Profile: Lynn Price is dedicated to bringing siblings in foster care together

It’s all about belonging. The first things you notice about Lynn Price are her vitality and energy. But it’s when she begins to speak that you get a sense of her passion, not just in general terms, but in a highly defined and profound sense. As the founder of Camp To Belong, Price has dedicated her life to reuniting siblings living in foster care and helping them create memories that will last a lifetime. This sibling relationship, which so many of us take for granted, is the essence of what Price strives to establish through her life’s work. Her commitment grew from her own experience as a foster child and has taken root in a way that is both heartwarming and beautiful. At the age of 8, Price was living in a Chicago suburb with parents she believed were her real mother and father. She had been raised as an only child and had no idea she had both a birth mother and older sister Suddenly, her world literally turned upside down when her birth mother emerged and wanted to reconnect with the daughters she had lost so many years earlier.

“My real father was a gambler and ladies’ man who abandoned the family. My mother suffered a nervous breakdown and was institutionalized, unable to care for us. Social Services placed my sister and me in separate homes, and we never knew about each other for several years,” Price says. So now here she is, living with a wonderful family, her life full with friends and school, when out of nowhere along comes a woman who says she wants her daughters to be a part of her life. For the next 10 years, Price resisted overtures that would help carve relationships with her mother or sister, keeping this part of her life a secret out of a profound embarrassment. She continued to have supervised visits with her mother and sister, but always refrained from getting too close to either one. “Ultimately, I was never reunited with my mother, and my foster family never adopted me. I knew my mother loved me, but out of loyalty to my foster parents I just wouldn’t let her in. It was very confusing, and I didn’t want to be disloyal to either one,” she recalls.

Eight years ago, Price’s birth mother died, but not before she finally built a bridge of understanding with her younger daughter. Two weeks before she passed away, she came to Colorado to visit Price. Her mother had married her high school prom date and was happy and settled. “I was also happy, with three kids, and my sister had three kids as well,” Price says. “For the first time, I could look at my mother, hug her, and say, ‘I love you,’ and really feel it.” Two weeks later, her mother died of a brain hemorrhage, but Price smiles as she reflects on what was clearly “the most forgiving time in our whole relationship.” Her breakthrough with her sister had come earlier, when, as a junior in high school, she went to visit her sister in college. “The first thing my sister said was, ‘I want to introduce you as my littler sister.’ My life until then had been a secret, but she had told everybody our story. It opened something up in me, and today, she’s my best friend in the world,” says Price.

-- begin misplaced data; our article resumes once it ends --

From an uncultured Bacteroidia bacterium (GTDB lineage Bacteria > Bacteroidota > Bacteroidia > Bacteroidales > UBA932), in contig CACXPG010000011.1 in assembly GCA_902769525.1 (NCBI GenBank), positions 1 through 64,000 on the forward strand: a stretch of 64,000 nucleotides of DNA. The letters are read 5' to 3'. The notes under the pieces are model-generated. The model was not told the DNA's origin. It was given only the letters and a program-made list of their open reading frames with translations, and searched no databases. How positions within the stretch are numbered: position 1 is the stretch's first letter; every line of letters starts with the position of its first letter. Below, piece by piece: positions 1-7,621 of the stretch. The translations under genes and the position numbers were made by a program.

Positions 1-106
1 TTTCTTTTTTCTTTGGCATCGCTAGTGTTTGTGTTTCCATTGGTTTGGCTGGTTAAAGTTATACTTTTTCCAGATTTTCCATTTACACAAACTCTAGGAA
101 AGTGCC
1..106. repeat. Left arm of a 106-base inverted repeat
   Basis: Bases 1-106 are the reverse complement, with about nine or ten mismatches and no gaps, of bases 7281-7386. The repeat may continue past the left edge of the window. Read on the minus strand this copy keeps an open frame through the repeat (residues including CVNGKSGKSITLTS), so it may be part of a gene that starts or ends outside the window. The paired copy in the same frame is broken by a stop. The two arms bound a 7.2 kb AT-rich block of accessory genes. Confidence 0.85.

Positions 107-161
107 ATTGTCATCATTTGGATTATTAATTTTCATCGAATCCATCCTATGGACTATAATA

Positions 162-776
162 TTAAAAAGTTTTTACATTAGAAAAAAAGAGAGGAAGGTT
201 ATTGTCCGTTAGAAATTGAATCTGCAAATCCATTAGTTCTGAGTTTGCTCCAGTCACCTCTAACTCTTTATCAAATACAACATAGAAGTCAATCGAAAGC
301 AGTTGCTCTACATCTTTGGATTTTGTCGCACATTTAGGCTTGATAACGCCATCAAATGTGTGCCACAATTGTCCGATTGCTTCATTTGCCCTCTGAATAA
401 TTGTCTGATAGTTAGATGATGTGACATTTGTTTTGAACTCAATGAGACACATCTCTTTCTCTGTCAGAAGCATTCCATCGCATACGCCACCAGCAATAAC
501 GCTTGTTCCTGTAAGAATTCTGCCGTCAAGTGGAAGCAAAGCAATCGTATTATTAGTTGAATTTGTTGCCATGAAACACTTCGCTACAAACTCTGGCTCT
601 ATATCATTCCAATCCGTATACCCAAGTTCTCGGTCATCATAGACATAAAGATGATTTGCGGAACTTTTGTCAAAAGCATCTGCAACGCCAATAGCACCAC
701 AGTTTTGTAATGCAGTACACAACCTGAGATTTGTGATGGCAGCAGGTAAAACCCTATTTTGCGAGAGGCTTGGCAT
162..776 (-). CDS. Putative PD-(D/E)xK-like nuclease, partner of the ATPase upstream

Best friends or not, the one thing the two sisters could never create are the wonderful childhood memories that can come only from growing up in close proximity to a brother or sister. Price explains, “When you look at your life, you realize that living in foster care is such a small segment of your entire existence. Typically, even though siblings are separated in the foster care system, they still live in the same community, attend the same schools and have some kind of interaction. My sister and I missed out on that social interaction and love that other kids carry with them into adulthood.” This void remained with Price, even as she matured into adulthood. She worked for a time in the telecommunications industry, handling national accounts for programming efforts for Group W Communications and ESPN.

LynnPrice2In 1991, she founded Price and Associates, a company that provided sales, marketing and production services to the telecommunications industry. In 1994, she sold the business and moved with her family to Las Vegas, where she was a fulltime mother to her three children. However, she still felt the need to be involved in the community and soon volunteered as a courtappointed special advocate (CASA), overseeing the welfare of kids in the social services domain. “Statistics show that as a foster child myself, I should have been dead, homeless or in prison. I did not want these kids to be able to use the system as a way not to succeed,” she says. “I did research and discovered that out of nearly 600,000 kids in the foster care system, the majority are separated from at least one sibling. I wanted to work with those kids and give them something to build their lives on.” Although Price felt undeniably empathetic toward these children, she was careful not to encourage them to feel sorry for themselves or to give up: “My approach was to be forwardthinking. I would tell them, ‘You’re in this predicament through no fault of your own, but that said, don’t wallow in your problems.’” Instead, Price encouraged these kids to surround themselves with people who would offer love and support moving forward. She explains, “I was not so much hard on them as I was inspirational. I tried to give them hope, because I understood where they were coming from.